On one stretch of California coast, it’s sand, sea, and man vs. beast
A years-long legal battle for a La Jolla cove may be ending – but for activists on both sides, the seal saga goes on.
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Advocates of the seals’ presence point out that the deed doesn’t say seals can’t use the beach. And the seals, after all, have been in this area for thousands of years. “Expecting them not to use the beach when it’s a prime haul-out [resting] area is asking too much,” says Vicky Cornish, vice president for marine-wildlife conservation at Ocean Conservancy in Washington D.C.Skip to next paragraph
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As for humans and seals sharing the beach, Mr. Sauer says simply, “It doesn’t work.” Even what to call the area is a point of contention. Pro-seal activists call it Casa Beach; pro-public-access activists call it Children’s Pool.
Sauer, walking along the coastline, points out the route he swims nearly every day. When he gets to Children’s Pool, the beach is empty except for a few seals.
“This is what shared use looks like,” he says. Pro-seal activists man an information table and hand out brochures. Several times each week, they videotape pro-public-access advocates who walk or run close to seals on their way into Children’s Pool. Those swims – tainted water and all – are part of the opposite side’s effort to flush seals back into the water and make a point about public access.
If human beachcombers are rare, that may be because it’s not entirely clear what they’re allowed to do. While some signs warn people to leave seals alone, others read: “There is no law against using this public beach.” The rules are confusing, the signs and the activists sometimes intimidating. Most people keep to the top of the stone wall and to walkways above the beach – a sight that continually frustrates Sauer.
“This beach belongs to the public ... for full recreational use,” he says. “Seals don’t need the level of protection where we tell people, ‘You can’t swim on this beach, you can’t walk on this beach.’ Look, I love the seals; my wife loves the seals. But they can go to the other side of the beach, to the reefs.... We have a colony here of 200 – they won’t be gone.”
Experts say Sauer is probably right. Seals are found widely in the North Pacific, from Alaska to Baja California. Pam Yochem, a marine biologist at San Diego’s Hubbs-SeaWorld Research Institute, estimates that there are about 1,000 seal haul-out sites in California, with four in southern California.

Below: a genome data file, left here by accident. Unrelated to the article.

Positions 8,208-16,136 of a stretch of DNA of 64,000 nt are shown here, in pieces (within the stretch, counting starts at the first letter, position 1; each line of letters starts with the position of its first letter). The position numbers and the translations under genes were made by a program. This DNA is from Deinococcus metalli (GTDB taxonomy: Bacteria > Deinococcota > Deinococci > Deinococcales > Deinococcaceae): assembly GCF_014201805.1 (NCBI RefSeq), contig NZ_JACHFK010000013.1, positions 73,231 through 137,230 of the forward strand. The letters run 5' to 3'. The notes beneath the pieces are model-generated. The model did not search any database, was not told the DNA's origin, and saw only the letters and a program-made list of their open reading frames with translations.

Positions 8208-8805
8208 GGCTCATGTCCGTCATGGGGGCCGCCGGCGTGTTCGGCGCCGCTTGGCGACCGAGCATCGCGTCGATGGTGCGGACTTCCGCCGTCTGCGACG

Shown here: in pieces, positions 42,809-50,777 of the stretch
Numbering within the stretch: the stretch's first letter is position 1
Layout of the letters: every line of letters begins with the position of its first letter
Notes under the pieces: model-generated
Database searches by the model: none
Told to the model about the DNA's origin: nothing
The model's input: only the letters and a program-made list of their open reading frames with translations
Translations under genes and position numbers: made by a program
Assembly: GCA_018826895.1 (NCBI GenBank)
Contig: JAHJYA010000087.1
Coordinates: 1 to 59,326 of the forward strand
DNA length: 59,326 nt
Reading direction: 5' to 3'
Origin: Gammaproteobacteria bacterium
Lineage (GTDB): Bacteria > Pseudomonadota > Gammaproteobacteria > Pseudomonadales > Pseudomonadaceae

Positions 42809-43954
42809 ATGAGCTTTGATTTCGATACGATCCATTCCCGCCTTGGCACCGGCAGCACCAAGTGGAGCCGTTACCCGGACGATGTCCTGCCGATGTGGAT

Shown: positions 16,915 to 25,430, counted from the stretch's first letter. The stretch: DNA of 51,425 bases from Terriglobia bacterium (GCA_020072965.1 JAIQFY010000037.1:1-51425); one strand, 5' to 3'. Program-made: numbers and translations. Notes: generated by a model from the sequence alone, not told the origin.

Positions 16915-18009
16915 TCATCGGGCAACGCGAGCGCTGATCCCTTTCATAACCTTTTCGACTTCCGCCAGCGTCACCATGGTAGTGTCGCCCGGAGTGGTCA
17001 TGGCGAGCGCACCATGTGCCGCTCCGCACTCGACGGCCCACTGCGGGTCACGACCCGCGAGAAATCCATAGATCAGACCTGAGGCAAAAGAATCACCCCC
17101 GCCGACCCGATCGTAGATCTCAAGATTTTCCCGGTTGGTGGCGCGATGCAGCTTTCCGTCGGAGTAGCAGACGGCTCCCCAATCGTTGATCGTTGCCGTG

These days a security guard spends weekends on the beach, charged with keeping the place accessible to people and keeping the people from harassing the seals.
On a recent Saturday, a group of cyclists from Oceanside, Calif., stand on a walkway overlooking Children’s Pool. “It’s a lot more fun watching seals than watching kids,” says one.
A man from Amsterdam photographs a pup and says, “There are other spots to swim, but only one spot for the animals.”
Matt Hough, a San Diegan, sits enjoying the view. The mere mention of the ongoing tug-of-war irritates him. “The city should just take down the wall,” he says. “If the seals stay, they stay. There’s tons of shoreline here. Really, there are safer places to take kids to swim.”
The next day, I take my own kids to Children’s Pool, and the controversy becomes a family debate. About 50 seals are on the beach, and a few pups flop-hop around. My daughter, who is 12, snaps photos and finds it “weird” that we’re reluctant to go down the steps. “I think it should be for the kids. It’s such a special place for swimming,” she says.
My son believes the seals should stay. “You can’t control nature. It does whatever it’s going to do,” he says, sounding awfully contemplative for a 9-year-old. “And they are really cute.”